Dr Carolyn Bertozzi Shares Her Award-Winning Work in IO and Her Hope for Greater Diversity in the Field
2022 Nobel Prize Laureate in Chemistry, Carolyn Bertozzi, PhD gives an update on her presentation involving Siglec family of receptors at the IO360º 2023 Summit and her work promoting greater diversity in STEM fields.
What work did you present at IO360º 2023?
I focused on a project that my lab started when I was at UC Berkeley that started with a long-standing observation about changes in cell surface glycosylation in tumors.
It's been known for around 70 years now that tumors often undergo an increase in levels of a certain type of glycosylation that involves a sugar called sialic acid. We discovered that these tumor-associated sialic acids are ligands for a class of immune checkpoint receptors that are newly appreciated as major players in cancer immune suppression. Those receptors are called the Siglec family of receptors.
"Our work suggests that the sialic acids on the tumors and the Siglec receptors on immune cells are a major axis of immunosuppression that might undermine the performance of that first generation of checkpoint inhibitors."
You spoke about a new therapeutic modality. Can you expand on that?
This is a new therapeutic modality that we prototyped in my lab, which is a fusion between a tumor-targeting antibody and an enzyme called sialidase. The antibody-sialidase fusion targets cancer cells, removes their sialic acids and deprives them of ligands for Siglec immune checkpoint receptors.
What’s the origin of this work?
We started the project around the time that the first generation of checkpoint receptor inhibitors were approved by the FDA. We recognized that while patients who respond to those therapies can respond dramatically with a durable remission, the majority of patients receiving those treatments actually don't benefit from them.
Our work suggests that the sialic acids on the tumors and the Siglec receptors on immune cells are a major axis of immunosuppression that might undermine the performance of that first generation of checkpoint inhibitors.
What’s the potential impact for patients and the field?
We believe that the patients that don't respond to the PD-1/PD-L1, CTLA-4 targeting drugs may respond to our sialidase therapeutics, and that potentially a combination of those immune therapies would be even more useful on the broader spectrum for patient populations.
Our premise is that the field has totally overlooked a very important axis of immune modulation because it comes from glycoscience, which is a field not many people are that familiar with, but that it's the elephant in the room and we're ready to make medicines that target it.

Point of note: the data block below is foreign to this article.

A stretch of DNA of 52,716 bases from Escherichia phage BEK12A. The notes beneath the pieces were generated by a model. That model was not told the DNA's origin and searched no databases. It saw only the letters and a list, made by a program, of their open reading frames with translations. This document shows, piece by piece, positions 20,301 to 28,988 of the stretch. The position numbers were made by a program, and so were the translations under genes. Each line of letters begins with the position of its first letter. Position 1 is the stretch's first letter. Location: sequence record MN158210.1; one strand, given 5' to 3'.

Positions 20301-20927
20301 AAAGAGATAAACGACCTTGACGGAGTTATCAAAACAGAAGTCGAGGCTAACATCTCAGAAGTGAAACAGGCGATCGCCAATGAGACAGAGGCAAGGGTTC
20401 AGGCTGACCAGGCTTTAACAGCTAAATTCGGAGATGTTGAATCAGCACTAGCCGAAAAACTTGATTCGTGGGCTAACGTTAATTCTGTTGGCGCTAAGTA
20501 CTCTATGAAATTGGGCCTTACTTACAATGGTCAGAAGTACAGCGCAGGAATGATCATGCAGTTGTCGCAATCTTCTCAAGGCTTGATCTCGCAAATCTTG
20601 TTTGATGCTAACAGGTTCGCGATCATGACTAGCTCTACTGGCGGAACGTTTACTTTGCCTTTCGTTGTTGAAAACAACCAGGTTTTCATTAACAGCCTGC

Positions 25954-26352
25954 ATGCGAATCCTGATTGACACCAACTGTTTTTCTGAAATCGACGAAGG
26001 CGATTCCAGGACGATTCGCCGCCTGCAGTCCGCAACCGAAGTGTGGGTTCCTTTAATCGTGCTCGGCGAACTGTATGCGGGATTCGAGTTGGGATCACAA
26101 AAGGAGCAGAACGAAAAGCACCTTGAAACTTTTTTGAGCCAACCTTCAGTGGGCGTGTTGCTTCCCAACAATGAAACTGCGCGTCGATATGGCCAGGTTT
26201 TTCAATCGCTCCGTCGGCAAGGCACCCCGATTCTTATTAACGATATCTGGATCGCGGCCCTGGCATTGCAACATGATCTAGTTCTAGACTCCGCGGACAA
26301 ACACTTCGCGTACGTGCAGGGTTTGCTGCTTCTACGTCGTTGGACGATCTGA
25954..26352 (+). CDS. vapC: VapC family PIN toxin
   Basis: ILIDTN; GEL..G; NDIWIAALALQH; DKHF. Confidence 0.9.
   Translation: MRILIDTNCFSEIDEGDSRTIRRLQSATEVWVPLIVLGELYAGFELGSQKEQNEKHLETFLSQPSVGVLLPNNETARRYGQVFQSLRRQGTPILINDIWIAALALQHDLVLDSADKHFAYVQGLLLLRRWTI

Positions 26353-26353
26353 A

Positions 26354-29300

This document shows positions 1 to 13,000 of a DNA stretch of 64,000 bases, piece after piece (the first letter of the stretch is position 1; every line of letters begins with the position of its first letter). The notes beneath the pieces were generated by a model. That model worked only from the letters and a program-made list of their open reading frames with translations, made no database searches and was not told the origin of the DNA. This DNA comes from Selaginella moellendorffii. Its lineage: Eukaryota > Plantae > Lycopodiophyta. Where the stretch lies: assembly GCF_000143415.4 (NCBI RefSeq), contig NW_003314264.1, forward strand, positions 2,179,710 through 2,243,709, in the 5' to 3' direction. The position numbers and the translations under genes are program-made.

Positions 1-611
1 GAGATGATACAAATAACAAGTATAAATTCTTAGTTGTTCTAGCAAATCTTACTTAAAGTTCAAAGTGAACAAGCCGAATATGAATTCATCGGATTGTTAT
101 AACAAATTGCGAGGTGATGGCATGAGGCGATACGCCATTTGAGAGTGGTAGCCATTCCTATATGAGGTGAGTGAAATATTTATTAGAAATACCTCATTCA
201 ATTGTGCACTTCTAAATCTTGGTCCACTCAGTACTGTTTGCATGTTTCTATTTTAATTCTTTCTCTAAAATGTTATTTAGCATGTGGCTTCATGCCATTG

"Our premise is that the field has totally overlooked a very important axis of immune modulation because it comes from glycoscience, which is a field not many people are that familiar with, but that it's the elephant in the room and we're ready to make medicines that target it."
How does this approach combine or replace existing therapies?
Our preclinical data would suggest that there will be tumor indications for which the targeted sialidase will be active as a single agent. We also have data showing that in combination with blockers of PD-1 and PD-L1, it’s possible to increase the population of model animals that respond to these therapeutics. We've structured our clinical trial plan at Palleon to look both at single-agent efficacy, neoadjuvant setting, and also combination setting.
You’re a passionate advocate for increasing gender equity and diversity in science. Can you share why this is so important for the future of immuno-oncology?
I work in a chemistry department; chemistry is one of the physical sciences where women and people of color are historically very under-represented. I think this has been to the detriment of progress in my field. If you look more broadly at the upper echelons of academia and the biotech industry, you see that there's an overrepresentation of certain kinds of people and an underrepresentation of people who are typically minoritized: women and people who identify as underrepresented minorities.
This limits the field because drug discovery is hard. Immuno-oncology is hard. You need the best, most innovative talent to come in and bring perspectives from every walk of science. I come into the field of immuno-oncology with a background in chemistry and glycoscience, and my background gives me a perspective that's different from the other practitioners, and hopefully that leads to innovation, which leads to better cures. And so likewise, in science in general, we'll be able to give more to humanity, which is our goal as scientists, if we can include more people that represent humanity.In this article